About the Program

The Bonneville Dam spanning the Columbia River.

Rivers provide food and clean water, transportation pathways, energy production, travel corridors for organisms, and cultural and spiritual values for people. Despite their importance, many river systems are highly contaminated with toxics, sediment, nutrients, and metals. Contamination originates from many sources, including industrial activity, pesticide runoff, wastewater treatment discharges, and urban runoff. In many places, this contamination is considered an invisible water crisis posing serious risks for wildlife and human health. As this crisis escalates in watersheds and communities it becomes important to train a new workforce capable of integrating scientific information, public policy, and the knowledge and concerns of affected social groups, including Native American tribes.

Focusing on the Columbia River Basin (CRB), this traineeship program teaches graduate students from across the United States how to study challenges in rivers, watersheds, and communities as they relate to human and ecosystem health. Central to the traineeship is the development of a community engagement approach, which begins with the recognition that communities face diverse and complex issues and leverages local knowledge to identify key problems or implement equitable solutions. Students participating in this program will engage with communities to co-produce solutions and opportunities to the invisible water crisis through scientific training, research, and problem-solving.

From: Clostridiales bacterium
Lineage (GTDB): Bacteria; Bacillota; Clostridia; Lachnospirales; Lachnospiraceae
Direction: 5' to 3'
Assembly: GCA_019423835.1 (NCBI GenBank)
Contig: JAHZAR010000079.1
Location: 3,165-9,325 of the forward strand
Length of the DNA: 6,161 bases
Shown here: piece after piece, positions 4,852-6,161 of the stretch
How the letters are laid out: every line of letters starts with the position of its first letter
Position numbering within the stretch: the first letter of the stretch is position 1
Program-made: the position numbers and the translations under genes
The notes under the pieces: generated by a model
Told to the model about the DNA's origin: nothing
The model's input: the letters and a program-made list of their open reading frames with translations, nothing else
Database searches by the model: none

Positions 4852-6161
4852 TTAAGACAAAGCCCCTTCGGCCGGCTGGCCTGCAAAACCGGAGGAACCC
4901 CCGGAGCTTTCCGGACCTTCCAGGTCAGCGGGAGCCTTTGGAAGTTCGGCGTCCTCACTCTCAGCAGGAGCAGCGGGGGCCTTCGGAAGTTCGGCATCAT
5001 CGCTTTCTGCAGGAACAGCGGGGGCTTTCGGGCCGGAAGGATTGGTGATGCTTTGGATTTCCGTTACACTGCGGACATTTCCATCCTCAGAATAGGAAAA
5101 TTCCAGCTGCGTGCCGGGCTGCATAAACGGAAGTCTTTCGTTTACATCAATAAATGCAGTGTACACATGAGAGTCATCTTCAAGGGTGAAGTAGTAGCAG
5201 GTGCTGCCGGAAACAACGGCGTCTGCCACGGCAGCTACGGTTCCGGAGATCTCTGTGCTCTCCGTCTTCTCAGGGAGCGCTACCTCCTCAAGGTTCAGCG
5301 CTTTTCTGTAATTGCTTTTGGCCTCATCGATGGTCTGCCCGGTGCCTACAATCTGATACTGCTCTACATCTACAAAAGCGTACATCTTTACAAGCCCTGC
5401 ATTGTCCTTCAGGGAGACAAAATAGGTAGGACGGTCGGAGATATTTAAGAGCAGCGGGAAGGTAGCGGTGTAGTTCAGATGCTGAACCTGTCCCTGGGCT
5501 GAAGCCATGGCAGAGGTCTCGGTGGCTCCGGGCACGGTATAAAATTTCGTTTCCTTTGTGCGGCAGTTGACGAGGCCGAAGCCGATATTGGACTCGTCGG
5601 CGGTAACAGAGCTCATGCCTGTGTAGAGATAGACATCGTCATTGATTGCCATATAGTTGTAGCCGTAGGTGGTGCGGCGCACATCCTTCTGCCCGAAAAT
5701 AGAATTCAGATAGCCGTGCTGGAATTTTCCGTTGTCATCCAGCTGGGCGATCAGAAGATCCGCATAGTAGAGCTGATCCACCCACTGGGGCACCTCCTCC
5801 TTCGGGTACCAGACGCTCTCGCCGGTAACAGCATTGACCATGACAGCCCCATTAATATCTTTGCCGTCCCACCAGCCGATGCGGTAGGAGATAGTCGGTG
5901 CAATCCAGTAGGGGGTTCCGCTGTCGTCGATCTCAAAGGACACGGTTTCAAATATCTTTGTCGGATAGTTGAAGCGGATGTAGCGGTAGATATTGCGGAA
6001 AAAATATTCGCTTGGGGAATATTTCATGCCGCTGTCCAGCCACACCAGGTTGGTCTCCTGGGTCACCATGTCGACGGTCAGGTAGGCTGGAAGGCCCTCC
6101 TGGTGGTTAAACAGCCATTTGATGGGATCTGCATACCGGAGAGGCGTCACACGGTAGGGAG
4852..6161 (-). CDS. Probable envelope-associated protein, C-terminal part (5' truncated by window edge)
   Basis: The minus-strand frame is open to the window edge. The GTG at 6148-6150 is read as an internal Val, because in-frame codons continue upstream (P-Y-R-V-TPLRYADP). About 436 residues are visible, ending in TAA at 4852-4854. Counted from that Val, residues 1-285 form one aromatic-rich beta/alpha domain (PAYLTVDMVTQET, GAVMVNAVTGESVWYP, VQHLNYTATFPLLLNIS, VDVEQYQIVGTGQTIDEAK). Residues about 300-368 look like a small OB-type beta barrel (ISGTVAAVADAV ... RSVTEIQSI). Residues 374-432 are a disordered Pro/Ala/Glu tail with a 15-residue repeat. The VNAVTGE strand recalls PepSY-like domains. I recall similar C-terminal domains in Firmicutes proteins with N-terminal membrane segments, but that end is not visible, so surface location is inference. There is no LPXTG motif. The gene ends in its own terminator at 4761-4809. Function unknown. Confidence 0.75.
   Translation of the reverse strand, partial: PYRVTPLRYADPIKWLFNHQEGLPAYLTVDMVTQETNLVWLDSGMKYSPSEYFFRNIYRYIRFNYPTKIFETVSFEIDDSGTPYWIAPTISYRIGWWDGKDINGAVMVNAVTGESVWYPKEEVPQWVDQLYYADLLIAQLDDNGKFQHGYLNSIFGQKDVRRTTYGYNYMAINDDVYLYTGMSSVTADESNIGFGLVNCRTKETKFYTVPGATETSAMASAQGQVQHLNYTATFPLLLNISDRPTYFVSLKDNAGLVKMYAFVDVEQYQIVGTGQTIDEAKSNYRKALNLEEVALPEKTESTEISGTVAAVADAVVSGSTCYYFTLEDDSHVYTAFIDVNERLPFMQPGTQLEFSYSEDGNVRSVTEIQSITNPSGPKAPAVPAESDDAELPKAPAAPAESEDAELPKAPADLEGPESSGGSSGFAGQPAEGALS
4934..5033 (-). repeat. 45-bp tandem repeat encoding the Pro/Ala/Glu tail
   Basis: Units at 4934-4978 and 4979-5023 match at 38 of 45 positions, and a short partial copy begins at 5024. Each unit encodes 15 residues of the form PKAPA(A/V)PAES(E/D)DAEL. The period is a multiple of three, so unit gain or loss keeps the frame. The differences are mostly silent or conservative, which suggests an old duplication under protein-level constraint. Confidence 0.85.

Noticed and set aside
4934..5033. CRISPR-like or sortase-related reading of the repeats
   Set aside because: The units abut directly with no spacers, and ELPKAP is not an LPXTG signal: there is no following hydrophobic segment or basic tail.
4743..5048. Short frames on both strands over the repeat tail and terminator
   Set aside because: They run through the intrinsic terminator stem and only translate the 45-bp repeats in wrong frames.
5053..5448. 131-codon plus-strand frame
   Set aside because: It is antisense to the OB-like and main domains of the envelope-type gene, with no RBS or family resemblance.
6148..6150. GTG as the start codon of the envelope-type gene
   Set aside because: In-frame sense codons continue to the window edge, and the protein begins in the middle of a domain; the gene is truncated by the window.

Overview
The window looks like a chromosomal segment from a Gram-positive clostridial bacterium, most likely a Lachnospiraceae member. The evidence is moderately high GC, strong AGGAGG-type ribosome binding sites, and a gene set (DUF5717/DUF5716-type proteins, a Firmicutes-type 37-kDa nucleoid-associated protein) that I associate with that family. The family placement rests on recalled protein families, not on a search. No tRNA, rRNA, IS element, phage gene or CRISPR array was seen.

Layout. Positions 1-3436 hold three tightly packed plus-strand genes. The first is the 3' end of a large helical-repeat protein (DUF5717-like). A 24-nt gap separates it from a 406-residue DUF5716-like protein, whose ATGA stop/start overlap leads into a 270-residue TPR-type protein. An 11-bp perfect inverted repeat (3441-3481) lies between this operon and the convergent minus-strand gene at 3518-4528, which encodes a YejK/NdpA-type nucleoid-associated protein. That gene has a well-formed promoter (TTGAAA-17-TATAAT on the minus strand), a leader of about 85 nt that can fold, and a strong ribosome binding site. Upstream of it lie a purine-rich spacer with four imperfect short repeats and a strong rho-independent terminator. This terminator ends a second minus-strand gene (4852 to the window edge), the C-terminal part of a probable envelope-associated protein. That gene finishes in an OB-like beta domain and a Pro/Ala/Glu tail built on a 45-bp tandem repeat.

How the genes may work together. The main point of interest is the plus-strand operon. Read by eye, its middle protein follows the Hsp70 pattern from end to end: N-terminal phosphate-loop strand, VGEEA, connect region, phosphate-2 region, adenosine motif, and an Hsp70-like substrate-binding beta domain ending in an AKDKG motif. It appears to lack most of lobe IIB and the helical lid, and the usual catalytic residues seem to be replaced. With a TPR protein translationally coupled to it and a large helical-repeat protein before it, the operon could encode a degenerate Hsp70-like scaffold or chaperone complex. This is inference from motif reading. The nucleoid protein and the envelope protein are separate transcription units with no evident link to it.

This program will integrate the natural sciences, engineering, social sciences, and traditional knowledges to develop a transdisciplinary research program in river-watershed-community (RWC) systems that ultimately produces equitable solutions to pressing, societal problems experienced by diverse communities. Program activities are focused on two education and training objectives: (1) to effect a cultural shift in graduate STEM education by embracing transdisciplinary learning and the co-production of science through community engagement, and (2) to transform our STEM graduate training into a student-centered mentoring model. Education and research themes address basic and applied questions related to water quality and landscape dynamics of river systems, to anthropogenic changes in the environment that affect ecosystem health, and to equitable mitigation of the cultural, economic, or health consequences experienced by communities. The traineeship program gives students the flexibility to pursue individualized research paths and provides hands-on training experiences to build skills and competencies in communication, teamwork, ethics, cultural knowledge, traditional knowledges, transdisciplinarity, and quantitative/computational research methods. Program elements weave engagement experiences throughout the student experience in the form of novel courses, leadership training, and the development of a CRB Living Atlas focused on data integration and visualization, and multi-media communication. The student-centered mentoring model includes a trainee development plan, external mentoring, and faculty development. Program elements will be institutionalized in the form of the Community Engagement in River and Watershed Systems (RWC) Certificate available to all STEM students.